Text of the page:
Research the company beyond the ‘About Us’ page
A company’s ‘About Us’ page will usually outline its history, goals, and general information about the company’s speciality. This is a good starting place, but also look at the following:
- Client list: Especially if you’ve been working in the industry for a while, this may help you to identify trends in the clients the company works with and will give you an idea of how the business they conduct aligns with their values.
- Blog: Some companies ask employees to write posts about their job, especially in terms of what their day-to-day looks like, so this is a great way to get further insight into the way people work in the company.
- Social media: This will give you a better idea of how the company interacts with its clients or customers and its online voice.
- Reviews: Places like Glassdoor are a good place to find out what current or previous employees think of the company. Also look for client testimonials to get a clearer image of the reputation the business has within the industry.
- Team page: Look at how the information about a company’s team is presented. For example, does the page contain professional black and white headshots of its employees with details of their experience and qualifications, or are the photos more fun and informal, accompanied by personal facts and anecdotes?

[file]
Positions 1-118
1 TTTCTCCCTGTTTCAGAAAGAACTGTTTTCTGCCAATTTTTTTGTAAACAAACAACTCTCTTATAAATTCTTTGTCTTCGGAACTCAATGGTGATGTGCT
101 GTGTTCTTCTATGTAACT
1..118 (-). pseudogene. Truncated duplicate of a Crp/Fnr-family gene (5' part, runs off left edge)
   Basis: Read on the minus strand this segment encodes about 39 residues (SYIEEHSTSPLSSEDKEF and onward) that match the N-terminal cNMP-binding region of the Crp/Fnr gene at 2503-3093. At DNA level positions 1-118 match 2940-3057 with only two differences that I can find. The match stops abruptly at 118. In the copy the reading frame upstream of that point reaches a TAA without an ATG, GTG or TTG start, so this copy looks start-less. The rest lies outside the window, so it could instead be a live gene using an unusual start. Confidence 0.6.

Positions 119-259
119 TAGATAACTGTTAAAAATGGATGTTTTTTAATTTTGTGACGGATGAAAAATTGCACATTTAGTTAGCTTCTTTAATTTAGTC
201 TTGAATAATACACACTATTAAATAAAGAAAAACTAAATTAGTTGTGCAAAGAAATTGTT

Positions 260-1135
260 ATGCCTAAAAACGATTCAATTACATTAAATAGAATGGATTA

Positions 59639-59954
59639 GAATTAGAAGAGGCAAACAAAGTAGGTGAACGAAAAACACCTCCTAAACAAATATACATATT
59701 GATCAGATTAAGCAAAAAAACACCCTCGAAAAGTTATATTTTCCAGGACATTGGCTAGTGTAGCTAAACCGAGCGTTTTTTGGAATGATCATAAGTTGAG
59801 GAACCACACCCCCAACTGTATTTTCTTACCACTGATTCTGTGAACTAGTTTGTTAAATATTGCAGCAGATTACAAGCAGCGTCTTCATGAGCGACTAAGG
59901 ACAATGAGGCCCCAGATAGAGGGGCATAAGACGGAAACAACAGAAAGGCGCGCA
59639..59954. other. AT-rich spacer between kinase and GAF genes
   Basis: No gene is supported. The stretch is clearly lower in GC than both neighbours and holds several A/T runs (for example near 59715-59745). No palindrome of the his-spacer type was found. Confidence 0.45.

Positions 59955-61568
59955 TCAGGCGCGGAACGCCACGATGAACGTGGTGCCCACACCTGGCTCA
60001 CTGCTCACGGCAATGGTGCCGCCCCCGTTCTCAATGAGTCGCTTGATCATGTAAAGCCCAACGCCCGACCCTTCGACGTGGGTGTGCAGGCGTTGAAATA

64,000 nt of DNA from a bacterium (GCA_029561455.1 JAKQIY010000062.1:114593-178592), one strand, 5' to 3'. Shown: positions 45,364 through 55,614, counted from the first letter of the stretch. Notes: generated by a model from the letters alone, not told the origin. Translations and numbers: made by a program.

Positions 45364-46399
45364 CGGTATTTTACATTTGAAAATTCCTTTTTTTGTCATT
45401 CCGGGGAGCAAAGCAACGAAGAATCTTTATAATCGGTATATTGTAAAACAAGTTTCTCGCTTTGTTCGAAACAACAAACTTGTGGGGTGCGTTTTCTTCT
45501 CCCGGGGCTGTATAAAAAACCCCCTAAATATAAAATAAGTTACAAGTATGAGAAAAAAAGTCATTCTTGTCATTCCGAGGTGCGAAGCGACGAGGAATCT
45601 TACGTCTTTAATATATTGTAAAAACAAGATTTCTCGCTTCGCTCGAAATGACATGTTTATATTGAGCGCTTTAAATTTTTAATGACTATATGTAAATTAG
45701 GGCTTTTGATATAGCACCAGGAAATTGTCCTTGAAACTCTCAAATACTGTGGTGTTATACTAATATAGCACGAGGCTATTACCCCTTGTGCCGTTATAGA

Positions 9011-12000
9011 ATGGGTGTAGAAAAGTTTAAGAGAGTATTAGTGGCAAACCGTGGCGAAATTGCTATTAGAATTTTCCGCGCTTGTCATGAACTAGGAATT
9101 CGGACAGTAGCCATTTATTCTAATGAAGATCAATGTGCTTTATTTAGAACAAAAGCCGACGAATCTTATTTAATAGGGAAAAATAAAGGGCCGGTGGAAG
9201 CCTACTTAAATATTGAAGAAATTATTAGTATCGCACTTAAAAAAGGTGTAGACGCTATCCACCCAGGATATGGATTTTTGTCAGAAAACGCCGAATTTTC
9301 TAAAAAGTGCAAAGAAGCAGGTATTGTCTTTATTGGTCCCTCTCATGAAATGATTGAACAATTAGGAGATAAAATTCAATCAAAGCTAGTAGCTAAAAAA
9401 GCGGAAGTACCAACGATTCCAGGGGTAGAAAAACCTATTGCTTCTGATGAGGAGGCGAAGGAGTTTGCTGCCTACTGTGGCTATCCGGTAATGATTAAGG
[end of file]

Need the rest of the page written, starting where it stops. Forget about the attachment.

Reach out to contacts
If you have a contact who either works for or has previously worked for a company you want to join, reach out to them and ask for an informational interview to find out more about their experience. When asking questions about the company, be as specific as possible. Instead of asking things such as ‘Do/did you like working at X?’ be more specific:
- Are there good opportunities for progression in the company?
- How much responsibility did you have over your workload?
- Did you spend time outside of work with anyone from your team/department?
- How were your achievements celebrated in the company?
- What was the working environment like?
Get shadowing experience
This is a great way to see the company dynamics for yourself and can give you a better insight into what a career could look like there. Click here for more advice on how to get shadowing experience.
If you do go ahead and apply for a job and you’re invited to an interview, you can also do the following to learn more about the company’s culture:
Pay attention to your surroundings
Especially when you’re in the waiting area or walking to and from the interview room, pay attention to the following:
- How are employees interacting with one another?
- How is the space decorated? Do people have personal effects on their desks?
- How are the workspaces arranged? Are people working independently or collaboratively?